The guerrilla action involving twenty activists at the Brooklyn Museum yesterday, December 8, was merely a drop in the bucket compared to the turnout during today’s planned march from the institution on Eastern Parkways to across the Brooklyn Bridge and into Manhattan. The Saturday afternoon demonstration, co-organized by Within Our Lifetime Palestine (WOL Palestine) and Decolonize This Place (DTP) to coincide with the 36th anniversary of the first Intifada, drew hundreds of protesters of all ages and demographics to the museum as the starting point of a procession across the Brooklyn Bridge ending at City Hall.

Equipped with keffiyehs, flags, literature, and unique handmade signs, pro-Palestine advocates showcased their solidarity with Palestinians as well as their outrage at the United States for singlehandedly blocking the proposed United Nations Security Council demand for an immediate humanitarian ceasefire in Gaza. Protesters also reiterated WOL Palestine’s call for the Brooklyn Museum to “take a stand against genocide, and sever all ties to and divest from institutions and corporations complicit,” including its corporate partner, Bank of New York Mellon, which has a $13 billion investment in the Israeli weapons contractor Elbit systems and houses the Friends of Israel Defense Force Donor Advised Fund.

The gathering flooded the Brooklyn Museum’s exterior for over an hour, spilling over the sidewalk and curbs and onto the street, eventually blocking all of Eastern Parkway as over a hundred members of the NYPD stood by. The march continued toward the Barclays Center, across the Brooklyn Bridge, and before finishing in Manhattan.

Some more signs for Palestine at the gathering (photo Hrag Vartanian/Hyperallergic)

One demonstrator, Shawn, a 35-year-old local creative worker wielding a hand-painted sign that read “F-Slurs 4 Liberation” decorated with sliced watermelon motifs, told Hyperallergic that they joined the procession today to express their disagreement with the “pinkwashing of Israeli occupation” and find community with “people fighting for a better tomorrow.”

Some artists and activists, including Shawn, voiced their disapproval of “pinkwashing” the Israeli occupation of and military response in Palestine. (photo Rhea Nayyar/Hyperallergic)

“I think that the collectivization of artists and activists in this city is heartening, and really makes it feel like there’s something worth fighting for,” Shawn continued. They also noted Brooklyn Museum “has blood on its hands” beyond the relationship to Israel, speaking on the institution’s impact on the surrounding real estate and community.

Writer Mai Mizuno, 27, who was in attendance with her camera-shy Doberman, said that she had been protesting for years now and also noted her frustrations with museums “stealing and co-opting art and culture in the name of preservation without supporting their creators in real life when it matters.”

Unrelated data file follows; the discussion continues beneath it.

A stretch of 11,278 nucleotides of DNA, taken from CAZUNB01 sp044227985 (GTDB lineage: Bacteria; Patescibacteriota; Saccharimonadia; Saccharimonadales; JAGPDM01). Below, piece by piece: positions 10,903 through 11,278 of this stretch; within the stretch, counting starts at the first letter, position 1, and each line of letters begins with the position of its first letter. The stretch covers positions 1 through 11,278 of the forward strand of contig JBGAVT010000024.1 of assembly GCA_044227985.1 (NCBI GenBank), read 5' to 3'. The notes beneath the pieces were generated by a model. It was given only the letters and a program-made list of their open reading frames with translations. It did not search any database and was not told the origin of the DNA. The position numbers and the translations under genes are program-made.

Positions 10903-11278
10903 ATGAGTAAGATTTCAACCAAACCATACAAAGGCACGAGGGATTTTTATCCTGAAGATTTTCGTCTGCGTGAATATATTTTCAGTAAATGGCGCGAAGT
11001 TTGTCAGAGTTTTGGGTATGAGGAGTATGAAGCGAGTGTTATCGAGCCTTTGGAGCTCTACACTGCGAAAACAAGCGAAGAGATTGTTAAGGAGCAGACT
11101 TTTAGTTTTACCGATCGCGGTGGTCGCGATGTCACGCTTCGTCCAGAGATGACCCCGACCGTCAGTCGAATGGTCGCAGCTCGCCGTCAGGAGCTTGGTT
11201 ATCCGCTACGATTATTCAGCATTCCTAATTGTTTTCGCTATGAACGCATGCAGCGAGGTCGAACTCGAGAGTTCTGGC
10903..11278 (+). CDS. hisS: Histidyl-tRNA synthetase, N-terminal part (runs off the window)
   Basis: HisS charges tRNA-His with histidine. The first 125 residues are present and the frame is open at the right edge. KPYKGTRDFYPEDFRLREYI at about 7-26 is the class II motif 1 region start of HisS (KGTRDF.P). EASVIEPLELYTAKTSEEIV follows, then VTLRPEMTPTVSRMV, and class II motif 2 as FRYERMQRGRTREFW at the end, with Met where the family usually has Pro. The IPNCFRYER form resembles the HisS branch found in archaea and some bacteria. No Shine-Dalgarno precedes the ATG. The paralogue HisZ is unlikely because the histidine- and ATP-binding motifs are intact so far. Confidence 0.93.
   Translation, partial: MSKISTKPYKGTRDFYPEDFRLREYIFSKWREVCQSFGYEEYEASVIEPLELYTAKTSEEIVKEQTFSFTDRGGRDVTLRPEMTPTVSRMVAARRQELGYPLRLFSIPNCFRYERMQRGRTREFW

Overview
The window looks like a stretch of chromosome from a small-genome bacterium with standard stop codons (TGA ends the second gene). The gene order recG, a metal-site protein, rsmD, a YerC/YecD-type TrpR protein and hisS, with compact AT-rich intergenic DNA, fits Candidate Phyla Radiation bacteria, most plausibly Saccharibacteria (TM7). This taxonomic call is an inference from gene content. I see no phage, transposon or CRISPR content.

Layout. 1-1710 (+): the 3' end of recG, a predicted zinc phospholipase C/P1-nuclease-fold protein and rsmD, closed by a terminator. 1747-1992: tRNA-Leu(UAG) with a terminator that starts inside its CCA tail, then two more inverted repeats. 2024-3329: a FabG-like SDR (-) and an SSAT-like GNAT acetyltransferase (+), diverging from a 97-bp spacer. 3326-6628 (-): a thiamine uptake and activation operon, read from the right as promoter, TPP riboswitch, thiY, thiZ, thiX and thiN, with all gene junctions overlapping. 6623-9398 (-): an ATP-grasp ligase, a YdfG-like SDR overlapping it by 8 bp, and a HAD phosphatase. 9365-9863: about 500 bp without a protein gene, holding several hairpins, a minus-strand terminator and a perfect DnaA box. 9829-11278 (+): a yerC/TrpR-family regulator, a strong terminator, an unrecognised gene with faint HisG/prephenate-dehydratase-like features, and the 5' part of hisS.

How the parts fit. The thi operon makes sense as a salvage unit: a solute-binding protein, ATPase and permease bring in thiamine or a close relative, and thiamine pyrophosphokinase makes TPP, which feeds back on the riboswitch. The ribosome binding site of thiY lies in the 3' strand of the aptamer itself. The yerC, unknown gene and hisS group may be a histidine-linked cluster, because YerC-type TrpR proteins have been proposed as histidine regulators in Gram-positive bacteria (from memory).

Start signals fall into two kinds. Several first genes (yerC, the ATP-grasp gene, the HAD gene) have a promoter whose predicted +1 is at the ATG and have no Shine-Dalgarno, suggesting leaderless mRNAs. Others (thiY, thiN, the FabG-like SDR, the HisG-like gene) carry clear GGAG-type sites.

As the procession moved toward Barclays Center, writer Mai Mizuno and her shy Doberman took a quick rest on the outskirts of the crowd. (photo Rhea Nayyar/Hyperallergic)

“The role of artists has to make sense in this day and age,” Mizuno continued. “We often support artists and examine their work and activism years and years later, and yet we don’t see artists of today who are speaking up for issues like this as valid or as deserving of attention. Art is ever live, and it’s beautiful to see artists and creative workers standing up for Palestinians.”

Protesters stream over the bridge (photo Hrag Vartanian/Hyperallergic)

In reply to Hyperallergic’s request for comment the Brooklyn Museum said, “Our outdoor plaza remains a popular meeting place for public demonstrations and gatherings, and we support any group’s right to peacefully assemble.”

A separate activist group, Israelis For Peace, also headed to the Brooklyn Museum at 3pm, which was after the first group had already marched towards Manhattan, to host a vigil to mourn those who were killed in Israel and the Occupied Palestinian territories. The activists, who said they chose the museum as the site of their event as an accessible meeting point for many community members, also demanded a bilateral ceasefire, safe return of all hostages, unrestricted humanitarian aid to Gaza, and protection for Palestinians in the West Bank.

Over 100 attendees, including New York City comptroller Brad Lander and Public Advocate Jumaane D. Williams, joined the late afternoon vigil at the museum plaza. One of the vigil’s organizers, filmmaker and second-generation Israeli anti-occupation activist Tamar Glezerman, said in a statement shared with Hyperallergic that “the discourse here in America has grown so binary and polarized that people’s genuine pain is perceived as a provocation, that empathy for more than one people has suddenly become betrayal.”

“When the pull of tribalism makes good people ignore or even deny war crimes on either side, when it seems the entire world is demanding people pick sides as if this was a bloodsport, and not real people — as if the wellbeing of both sides is not one and the same — in times like this, we must say, stronger than ever, NO MORE WAR,” Glezerman continued. “[We call for] immediate political negotiations, first for a lasting ceasefire and full hostage release, and then to eventually achieve what has become almost embarrassing to say — peace.”

Editor’s note 12/11/23 10:55am EST: This article has been updated with a comment from Tamar Glezerman.

Rhea Nayyar (she/her) is a New York-based teaching artist who is passionate about elevating minority perspectives within the academic and editorial spheres of the art world. Rhea received her BFA in Visual...